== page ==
I think it’d be pretty hard to drive around southwest Mississippi in early June and not see a Mimosa tree. Each month seems to have its own distinctive flora, and in June, the peachy pink filamentous flowers are distinctive and the striking bipennate leaflets make the tree look like some sort of giant, prehistoric fern.
Our common name for this tree, Mimosa, is actually a misnomer. This species is not part of the clade, or subfamily of pea plants called Mimoseae. It is actually Albizia julibrissin – the Persian silk tree. Silk trees are so intensely phototropic (light-sensitive) that its leaflets droop or wilt at night and spring back out in the daytime, giving the plant the common name Sleeping tree in many parts of the world.
But around here everybody knows what you’re talking about when you say, Mimosa tree – so I guess that name is as good as any.
Indigenous to Persia (Iran) and southern Asia, the Mimosa was introduced to the United States as an ornamental, where it took off. Now it is naturalized in the eastern and southeastern United States and is even considered invasive in some places.
If you are going to cultivate Mimosas deliberately as ornamental you might want to keep them away from walkways, driveways, and the more highly-trafficked areas of your yard because when they are finished blooming they drop their flowers, creating a slimy mess under the trees. They are also susceptible to a fusarium wilt that can kill the tree and a bacterial wetwood infection that creates weeping lesions that ooze a fermented-smelling flux.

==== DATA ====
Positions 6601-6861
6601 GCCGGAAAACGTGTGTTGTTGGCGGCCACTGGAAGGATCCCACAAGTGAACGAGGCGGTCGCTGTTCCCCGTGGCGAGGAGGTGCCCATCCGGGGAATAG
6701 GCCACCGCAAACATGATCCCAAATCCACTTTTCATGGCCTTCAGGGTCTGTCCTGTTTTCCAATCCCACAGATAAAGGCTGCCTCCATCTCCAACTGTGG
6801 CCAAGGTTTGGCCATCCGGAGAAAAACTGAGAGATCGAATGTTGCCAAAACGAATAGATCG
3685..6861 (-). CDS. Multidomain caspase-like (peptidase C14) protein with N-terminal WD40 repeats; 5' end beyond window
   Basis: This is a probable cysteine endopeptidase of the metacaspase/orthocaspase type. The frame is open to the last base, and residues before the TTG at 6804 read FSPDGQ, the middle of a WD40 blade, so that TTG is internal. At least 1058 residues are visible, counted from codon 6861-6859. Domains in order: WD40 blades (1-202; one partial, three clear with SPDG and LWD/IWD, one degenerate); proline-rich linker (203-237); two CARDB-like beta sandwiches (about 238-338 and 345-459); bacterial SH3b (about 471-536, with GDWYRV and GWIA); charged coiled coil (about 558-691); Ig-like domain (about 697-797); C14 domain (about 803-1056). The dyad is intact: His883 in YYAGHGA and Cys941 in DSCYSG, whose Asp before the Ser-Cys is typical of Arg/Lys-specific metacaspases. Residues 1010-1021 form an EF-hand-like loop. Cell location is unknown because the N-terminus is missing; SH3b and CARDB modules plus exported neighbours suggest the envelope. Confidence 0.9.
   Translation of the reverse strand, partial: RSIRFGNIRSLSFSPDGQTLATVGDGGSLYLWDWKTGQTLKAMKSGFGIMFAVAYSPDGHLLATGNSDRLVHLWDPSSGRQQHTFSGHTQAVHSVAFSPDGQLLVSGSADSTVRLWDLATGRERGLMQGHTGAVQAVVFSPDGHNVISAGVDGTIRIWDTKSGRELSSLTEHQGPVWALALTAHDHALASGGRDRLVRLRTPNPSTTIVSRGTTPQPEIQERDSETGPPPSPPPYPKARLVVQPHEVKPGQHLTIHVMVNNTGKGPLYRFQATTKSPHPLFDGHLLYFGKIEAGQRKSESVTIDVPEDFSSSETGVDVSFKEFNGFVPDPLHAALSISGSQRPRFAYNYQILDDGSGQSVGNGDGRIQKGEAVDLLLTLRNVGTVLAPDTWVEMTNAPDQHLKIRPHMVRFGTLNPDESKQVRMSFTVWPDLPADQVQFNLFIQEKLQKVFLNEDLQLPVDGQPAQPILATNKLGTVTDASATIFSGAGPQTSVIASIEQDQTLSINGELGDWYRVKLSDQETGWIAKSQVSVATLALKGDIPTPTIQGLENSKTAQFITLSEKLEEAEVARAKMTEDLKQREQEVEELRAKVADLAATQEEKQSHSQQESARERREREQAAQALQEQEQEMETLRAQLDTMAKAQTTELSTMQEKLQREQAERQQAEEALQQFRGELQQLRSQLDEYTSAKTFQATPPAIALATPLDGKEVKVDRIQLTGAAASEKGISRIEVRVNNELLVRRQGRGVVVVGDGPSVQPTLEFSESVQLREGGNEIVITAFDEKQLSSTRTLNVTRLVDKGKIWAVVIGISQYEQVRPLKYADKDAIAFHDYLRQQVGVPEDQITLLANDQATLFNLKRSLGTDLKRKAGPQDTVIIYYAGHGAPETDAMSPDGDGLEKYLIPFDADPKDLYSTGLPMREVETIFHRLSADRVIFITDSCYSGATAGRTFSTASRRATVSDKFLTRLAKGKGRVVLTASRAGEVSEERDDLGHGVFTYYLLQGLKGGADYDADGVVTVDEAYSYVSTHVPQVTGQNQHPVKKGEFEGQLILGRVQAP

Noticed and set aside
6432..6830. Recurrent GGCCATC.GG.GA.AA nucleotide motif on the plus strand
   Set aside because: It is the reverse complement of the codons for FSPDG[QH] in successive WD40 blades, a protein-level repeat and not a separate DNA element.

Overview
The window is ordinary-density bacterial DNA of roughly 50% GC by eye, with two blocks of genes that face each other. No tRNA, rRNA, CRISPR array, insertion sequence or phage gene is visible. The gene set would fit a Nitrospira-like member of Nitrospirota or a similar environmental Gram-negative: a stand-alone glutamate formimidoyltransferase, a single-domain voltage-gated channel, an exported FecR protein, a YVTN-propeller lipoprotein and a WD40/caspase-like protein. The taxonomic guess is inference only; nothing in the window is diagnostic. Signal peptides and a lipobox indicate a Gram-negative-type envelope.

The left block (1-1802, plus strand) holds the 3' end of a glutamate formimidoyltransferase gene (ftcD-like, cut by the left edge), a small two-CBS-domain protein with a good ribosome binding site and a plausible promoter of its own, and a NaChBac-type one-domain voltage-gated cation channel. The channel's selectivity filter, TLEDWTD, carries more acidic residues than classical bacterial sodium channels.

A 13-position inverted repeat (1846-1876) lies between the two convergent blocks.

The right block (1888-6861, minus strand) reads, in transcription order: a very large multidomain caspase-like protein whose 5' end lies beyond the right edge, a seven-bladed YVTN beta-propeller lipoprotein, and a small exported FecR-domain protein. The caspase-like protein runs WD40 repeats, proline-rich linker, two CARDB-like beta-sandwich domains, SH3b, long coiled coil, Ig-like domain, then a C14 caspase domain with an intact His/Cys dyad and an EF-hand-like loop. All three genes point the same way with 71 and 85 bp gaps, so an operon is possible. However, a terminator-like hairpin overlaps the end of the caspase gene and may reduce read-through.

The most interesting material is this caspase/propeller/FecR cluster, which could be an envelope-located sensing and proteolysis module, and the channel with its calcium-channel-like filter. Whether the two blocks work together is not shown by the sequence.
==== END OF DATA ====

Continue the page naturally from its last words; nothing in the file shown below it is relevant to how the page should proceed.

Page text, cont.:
Despite these constitutional weaknesses, Mimosa thrives around here on the edges of pastures and on fence lines in the partial shade and protection of other, taller trees. It is said that Mimosas can grow as tall as 50 feet, though most specimens will be much smaller.
If you want to to see some of the largest and most beautiful Mimosas that I’ve seen around here, travel down Quinlivan road from the Fernwood airport toward South Pike High School and the spreads of peach-colored flowers peeking out from the trees will alert you to the presence of some really large Mimosas on either side of the road.
I counted a dozen large Mimosas in that 3-mile stretch of road, and if you estimate that the mature pines alongside Quinlivan are 60-80 feet tall then some of these Mimosas must be approaching 40 feet tall.
Originally published in Enterprise-Journal Newspaper